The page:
Digest>Archives> Jan/Feb 2008

Washington Lightkeepers Association

By Bruce Robie


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Washington Lightkeepers Association hosted ...

When it comes to Lighthouse Groups, the Washington Lightkeepers Association (WLA) is a relative new-comer. WLA had its auspicious beginning in December 2003 when this “pharologist” sent a thank you email to noted lighthouse author and historian, Elinor DeWire. I had just finished reading one of Elinor’s fascinating books and wanted to thank her for sharing her passion and profound knowledge of lighthouses. Elinor and her husband Jon had recently relocated to Washington State. After settling in, Elinor was a bit surprised to discover a maritime-rich state like Washington, with over twenty lighthouses, lacked a formal lighthouse preservation society. Granted, several Washington Lights were represented

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Washington Lightkeepers Association board members ...

by individual groups, but there was

a ripe opportunity to consolidate the local groups into an association to, “serveas a central point of communication between lighthouse organizations in

the state and a clearinghouse for information nationwide.”

In early 2004, Elinor and I met when she was guest speaker, presenting “Lighthouses Across America” to an audience in Tacoma. Although her slide show spoke of famous lights nation-wide, it was obvious in our initial conversation that she had a plan to focus a bullseye directly on Washington sentinels. The state would soon be celebrating its 150th anniversary of lighthouses (Cape Disappointment, established first in 1856), and Washington needed a group to facilitate a grand festival. Elinor first tested the local waters of interest in lighthouses by organizing an informal tour of three historic Puget Sound lights, during a whirlwind day trip in early 2005.

The turnout was strong and the message was loud and clear — “with all our historic lights, why doesn’t Washington have an official lighthouse association?” Exactly one month later, charter members of what became the WLA, met appropriately enough in a makeshift office of the Keepers residence at Admiralty Head Lighthouse.

The first official board meeting was brought to order and the group assigned membership duties and drafted WLA governing documents. It’s interesting to note the diverse backgrounds that comprised the initial core group; the President who hailed from Chesapeake Bay, the Vice-President who was born and raised in California, the Secretary who hailed from Pennsylvania, the Treasurer from Florida and several board members who grew up around New England Lights. Yet, we all came together with a common goal - “to keep alive the history and lore of the Evergreen State’s beautiful lighthouses and lightships…save the remaining twenty-one lighthouses and two lightships in our state and foster an appreciation for the historic and social contributions of all our state’s sentinels.”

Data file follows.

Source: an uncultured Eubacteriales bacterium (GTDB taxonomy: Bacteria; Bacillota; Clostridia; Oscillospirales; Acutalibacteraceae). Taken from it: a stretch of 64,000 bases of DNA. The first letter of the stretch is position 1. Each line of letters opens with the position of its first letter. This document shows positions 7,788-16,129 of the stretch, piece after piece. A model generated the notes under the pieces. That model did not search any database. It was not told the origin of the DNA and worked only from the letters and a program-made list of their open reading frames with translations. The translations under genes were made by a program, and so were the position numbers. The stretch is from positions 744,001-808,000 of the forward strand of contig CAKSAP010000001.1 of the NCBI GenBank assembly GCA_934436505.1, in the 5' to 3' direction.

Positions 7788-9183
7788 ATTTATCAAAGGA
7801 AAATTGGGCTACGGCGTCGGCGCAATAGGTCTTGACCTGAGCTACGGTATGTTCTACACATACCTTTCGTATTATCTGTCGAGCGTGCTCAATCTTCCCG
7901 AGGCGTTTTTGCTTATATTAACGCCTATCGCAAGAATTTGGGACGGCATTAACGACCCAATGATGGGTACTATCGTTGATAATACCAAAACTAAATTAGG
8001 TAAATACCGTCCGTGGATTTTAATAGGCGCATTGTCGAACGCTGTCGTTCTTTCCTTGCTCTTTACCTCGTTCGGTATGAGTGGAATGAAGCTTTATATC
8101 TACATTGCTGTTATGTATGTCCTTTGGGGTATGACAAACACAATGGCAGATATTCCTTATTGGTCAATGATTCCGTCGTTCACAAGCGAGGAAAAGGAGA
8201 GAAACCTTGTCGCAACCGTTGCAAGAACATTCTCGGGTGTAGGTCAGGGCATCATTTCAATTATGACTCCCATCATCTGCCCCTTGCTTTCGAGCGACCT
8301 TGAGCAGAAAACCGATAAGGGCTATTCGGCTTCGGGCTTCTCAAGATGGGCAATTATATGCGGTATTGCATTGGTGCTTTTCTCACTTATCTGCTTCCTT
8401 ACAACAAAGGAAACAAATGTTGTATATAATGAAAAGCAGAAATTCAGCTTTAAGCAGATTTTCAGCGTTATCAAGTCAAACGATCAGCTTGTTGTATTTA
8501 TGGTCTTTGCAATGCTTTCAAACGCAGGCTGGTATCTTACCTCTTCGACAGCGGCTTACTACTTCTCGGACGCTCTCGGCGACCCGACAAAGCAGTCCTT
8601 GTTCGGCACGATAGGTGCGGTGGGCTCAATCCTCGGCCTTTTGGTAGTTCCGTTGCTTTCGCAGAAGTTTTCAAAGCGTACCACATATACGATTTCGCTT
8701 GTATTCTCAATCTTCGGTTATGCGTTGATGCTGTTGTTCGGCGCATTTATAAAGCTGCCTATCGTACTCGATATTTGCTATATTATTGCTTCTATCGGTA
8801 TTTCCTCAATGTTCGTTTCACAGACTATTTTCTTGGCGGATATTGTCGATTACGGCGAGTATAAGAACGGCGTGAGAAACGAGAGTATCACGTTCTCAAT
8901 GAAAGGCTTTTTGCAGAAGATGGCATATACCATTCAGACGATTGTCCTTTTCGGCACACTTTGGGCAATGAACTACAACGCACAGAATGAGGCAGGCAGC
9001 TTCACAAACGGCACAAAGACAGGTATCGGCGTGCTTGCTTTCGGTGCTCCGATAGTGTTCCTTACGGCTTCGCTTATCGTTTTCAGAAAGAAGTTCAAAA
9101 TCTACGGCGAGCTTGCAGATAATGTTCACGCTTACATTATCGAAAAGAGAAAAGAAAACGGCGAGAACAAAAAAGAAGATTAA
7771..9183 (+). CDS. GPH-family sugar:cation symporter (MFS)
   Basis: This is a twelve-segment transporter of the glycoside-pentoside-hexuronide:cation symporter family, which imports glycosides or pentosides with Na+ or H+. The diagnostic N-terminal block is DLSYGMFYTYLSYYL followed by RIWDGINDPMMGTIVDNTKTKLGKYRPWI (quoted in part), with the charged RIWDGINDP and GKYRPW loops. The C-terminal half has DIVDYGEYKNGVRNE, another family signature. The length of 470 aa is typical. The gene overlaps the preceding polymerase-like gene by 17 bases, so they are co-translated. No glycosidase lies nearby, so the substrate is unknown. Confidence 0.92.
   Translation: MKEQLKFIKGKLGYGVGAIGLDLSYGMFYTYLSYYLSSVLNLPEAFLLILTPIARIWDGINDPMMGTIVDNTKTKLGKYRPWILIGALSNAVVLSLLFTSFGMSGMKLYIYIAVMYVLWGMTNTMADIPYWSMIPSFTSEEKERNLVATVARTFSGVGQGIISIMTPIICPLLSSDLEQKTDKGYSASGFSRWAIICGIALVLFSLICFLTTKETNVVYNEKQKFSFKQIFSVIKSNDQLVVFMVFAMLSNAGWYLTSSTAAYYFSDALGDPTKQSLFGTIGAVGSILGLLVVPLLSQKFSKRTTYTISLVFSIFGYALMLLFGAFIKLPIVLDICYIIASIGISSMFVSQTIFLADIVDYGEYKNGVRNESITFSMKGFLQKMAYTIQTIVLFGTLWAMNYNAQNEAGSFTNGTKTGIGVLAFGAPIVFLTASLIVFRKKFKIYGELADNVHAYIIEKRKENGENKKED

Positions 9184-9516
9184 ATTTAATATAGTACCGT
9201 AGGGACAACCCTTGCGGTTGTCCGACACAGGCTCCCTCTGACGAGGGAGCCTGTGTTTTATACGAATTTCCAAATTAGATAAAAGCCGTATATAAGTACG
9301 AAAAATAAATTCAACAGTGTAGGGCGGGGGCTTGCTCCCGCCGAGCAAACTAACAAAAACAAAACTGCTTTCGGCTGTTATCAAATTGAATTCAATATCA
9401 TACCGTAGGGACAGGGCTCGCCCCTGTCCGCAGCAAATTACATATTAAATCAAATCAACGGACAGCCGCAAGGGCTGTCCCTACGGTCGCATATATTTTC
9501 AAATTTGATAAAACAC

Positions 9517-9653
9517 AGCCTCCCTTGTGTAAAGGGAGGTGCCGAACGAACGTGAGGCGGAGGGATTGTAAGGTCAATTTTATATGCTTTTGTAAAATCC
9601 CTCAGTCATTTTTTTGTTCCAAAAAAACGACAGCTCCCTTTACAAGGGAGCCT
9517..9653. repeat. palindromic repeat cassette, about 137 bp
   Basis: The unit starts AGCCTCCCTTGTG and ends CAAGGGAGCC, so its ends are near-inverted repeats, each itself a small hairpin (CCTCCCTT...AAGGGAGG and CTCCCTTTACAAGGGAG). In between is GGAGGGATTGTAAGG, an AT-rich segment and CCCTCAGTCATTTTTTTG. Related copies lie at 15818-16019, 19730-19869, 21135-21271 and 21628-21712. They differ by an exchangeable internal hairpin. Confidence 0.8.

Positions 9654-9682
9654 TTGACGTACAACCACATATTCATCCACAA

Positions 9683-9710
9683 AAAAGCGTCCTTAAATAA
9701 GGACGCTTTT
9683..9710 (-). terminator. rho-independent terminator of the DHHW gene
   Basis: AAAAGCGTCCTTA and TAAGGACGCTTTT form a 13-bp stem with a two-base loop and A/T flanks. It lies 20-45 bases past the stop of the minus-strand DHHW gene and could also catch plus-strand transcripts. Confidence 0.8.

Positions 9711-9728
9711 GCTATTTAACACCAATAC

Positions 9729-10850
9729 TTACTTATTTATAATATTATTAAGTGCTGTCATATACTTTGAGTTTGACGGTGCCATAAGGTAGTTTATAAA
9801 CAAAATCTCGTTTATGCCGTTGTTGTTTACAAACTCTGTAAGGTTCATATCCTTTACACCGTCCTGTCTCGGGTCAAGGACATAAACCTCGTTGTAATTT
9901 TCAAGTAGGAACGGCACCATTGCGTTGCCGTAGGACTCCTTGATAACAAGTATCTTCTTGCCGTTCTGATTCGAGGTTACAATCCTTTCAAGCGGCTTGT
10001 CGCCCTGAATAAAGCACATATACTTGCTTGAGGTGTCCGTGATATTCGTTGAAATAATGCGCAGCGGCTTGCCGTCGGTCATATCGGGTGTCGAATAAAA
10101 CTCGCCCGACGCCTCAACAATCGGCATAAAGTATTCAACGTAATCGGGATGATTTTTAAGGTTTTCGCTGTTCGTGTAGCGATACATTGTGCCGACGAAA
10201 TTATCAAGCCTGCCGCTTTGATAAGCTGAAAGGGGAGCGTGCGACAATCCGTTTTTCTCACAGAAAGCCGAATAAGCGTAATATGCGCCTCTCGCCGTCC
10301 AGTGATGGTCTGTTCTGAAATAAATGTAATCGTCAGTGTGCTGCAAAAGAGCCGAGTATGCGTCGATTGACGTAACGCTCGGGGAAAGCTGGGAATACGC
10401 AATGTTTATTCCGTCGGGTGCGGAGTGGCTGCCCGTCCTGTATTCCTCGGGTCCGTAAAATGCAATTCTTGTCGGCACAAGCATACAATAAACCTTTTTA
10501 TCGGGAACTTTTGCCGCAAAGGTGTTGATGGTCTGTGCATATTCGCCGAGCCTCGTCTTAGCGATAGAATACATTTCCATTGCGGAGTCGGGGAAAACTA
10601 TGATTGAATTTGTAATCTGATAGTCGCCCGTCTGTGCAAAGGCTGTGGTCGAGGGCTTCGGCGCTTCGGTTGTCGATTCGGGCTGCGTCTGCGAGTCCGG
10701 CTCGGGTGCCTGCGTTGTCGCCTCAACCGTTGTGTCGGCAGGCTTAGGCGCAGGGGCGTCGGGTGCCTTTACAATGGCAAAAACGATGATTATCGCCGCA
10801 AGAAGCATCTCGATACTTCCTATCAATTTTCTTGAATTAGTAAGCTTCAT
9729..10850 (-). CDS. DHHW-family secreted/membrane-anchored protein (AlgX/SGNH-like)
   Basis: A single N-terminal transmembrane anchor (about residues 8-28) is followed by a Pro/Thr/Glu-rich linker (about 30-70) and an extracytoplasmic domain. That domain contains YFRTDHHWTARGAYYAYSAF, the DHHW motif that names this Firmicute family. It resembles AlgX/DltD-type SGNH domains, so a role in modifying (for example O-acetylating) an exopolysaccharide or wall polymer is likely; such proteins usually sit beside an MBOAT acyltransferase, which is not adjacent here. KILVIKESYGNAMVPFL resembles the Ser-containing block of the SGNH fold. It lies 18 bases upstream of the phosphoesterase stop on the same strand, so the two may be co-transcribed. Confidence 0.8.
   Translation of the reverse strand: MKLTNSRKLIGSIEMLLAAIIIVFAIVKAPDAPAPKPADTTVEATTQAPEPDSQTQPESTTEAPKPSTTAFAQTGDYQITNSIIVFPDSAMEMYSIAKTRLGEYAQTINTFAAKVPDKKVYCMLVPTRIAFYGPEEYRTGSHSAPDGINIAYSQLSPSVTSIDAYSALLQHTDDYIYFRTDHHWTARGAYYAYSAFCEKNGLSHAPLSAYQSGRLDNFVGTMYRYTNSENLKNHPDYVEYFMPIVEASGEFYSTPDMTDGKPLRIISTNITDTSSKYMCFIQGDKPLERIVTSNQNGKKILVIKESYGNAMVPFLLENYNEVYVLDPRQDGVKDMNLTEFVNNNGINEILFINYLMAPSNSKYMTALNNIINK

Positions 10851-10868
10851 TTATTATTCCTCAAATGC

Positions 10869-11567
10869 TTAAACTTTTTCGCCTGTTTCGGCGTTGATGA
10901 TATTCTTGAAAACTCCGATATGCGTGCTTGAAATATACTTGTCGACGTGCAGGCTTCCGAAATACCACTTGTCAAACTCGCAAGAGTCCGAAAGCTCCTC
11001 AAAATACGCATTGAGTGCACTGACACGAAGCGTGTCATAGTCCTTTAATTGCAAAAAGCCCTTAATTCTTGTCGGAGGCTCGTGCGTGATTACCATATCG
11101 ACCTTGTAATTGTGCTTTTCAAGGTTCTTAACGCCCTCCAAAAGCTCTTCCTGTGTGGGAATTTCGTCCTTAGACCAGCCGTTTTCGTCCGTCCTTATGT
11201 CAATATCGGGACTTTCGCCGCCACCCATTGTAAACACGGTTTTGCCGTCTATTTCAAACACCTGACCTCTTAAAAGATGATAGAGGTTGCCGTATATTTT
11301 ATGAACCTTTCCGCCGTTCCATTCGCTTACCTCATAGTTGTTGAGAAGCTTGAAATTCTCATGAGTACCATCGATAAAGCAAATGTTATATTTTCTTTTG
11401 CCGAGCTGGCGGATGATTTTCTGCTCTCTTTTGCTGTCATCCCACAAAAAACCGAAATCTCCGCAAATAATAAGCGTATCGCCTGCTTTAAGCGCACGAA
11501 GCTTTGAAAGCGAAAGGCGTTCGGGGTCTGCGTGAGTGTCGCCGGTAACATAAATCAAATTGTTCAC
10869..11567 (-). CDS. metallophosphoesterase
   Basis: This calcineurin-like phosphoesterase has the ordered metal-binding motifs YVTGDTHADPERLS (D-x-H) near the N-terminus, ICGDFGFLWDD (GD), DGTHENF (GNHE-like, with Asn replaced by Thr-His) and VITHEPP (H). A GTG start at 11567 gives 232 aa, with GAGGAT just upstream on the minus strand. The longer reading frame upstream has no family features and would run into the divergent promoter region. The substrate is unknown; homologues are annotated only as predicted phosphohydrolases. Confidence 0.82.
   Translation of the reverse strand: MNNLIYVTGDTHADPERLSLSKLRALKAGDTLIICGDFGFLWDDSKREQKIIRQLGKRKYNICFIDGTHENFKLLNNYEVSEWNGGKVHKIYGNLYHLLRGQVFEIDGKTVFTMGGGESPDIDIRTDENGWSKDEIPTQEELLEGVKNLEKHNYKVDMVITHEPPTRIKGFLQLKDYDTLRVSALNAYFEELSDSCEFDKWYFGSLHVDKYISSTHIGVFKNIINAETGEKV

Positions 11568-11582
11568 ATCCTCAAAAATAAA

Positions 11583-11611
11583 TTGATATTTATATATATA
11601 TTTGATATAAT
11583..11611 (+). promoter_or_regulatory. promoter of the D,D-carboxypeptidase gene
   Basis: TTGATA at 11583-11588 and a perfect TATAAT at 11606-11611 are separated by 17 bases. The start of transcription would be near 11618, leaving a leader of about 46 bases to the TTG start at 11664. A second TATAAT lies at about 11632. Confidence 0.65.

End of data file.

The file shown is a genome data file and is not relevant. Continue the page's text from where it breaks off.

WLA accomplishments are numerous and note-worthy…

= May 2005 Certificate of Incorporation issued by Washington Secretary of State, WLA becomes an official Non-Profit Corporation.

= June 2005 WLA hosts inaugural “Directors Forum,” an annual professional development workshop to help lighthouse volunteers, docents, and boards of directors work together to learn and share lighthouse history and preservation information.

= August 2005 WLA Website debuts – www.walightkeepers.com. Over 20,000 visitors since its debut.

= January 2006 WLA instrumental in the debut of the Washington State Lighthouse License Plate.

= August 2006 Official Proclamation by Washington State Governor Gregorie declaring August as “Great Lighthouse Hunt” month and Oct. 16, 2006 as “Lighthouse Day.”

= Annual “Membership Meetings” that include unique “open house” tours of Washington Lighthouse and Lightships.

= The “Great Lighthouse Hunt” – Annual summer celebration of Washington lights. Includes a lighthouse photo contest and charter boat tours visiting remote lights in the San Juan Islands.

= The annual “Run/Walk for the Light” in Westport. Runners and walkers traverse a course along the Pacific Ocean and pass by the State’s tallest sentinel, the 1898 Grays Harbor Lighthouse and Westport Maritime Museum.

= Education Mission – WLA visits schools and provides free public programs. Individual lighthouse groups sometimes request “Lighthouses 101: The WLA Guide to Being a Public Lighthouse Site.”

= Archives – WLA aim’s to be the central archive for historic pictures, documents, books, and other info on WA lights. Interviews with past keepers and their descendents, visits to libraries and other archives, help build our collection. We also provide research for our members, finding names of keepers, technical info, etc.

= The Focal Point – Colorful and educational, newsletter is published five times a year.

Though less than three years old,

the WLA is shining brightly and successfully adhering to its primary mission statement — “the rehabilitation, restoration, preservation, and perpetuation of Washington’s lighthouses and lightships.”

This story appeared in the Jan/Feb 2008 edition of Lighthouse Digest Magazine. The print edition contains more stories than our internet edition, and each story generally contains more photographs - often many more - in the print edition. For subscription information about the print edition, click here.

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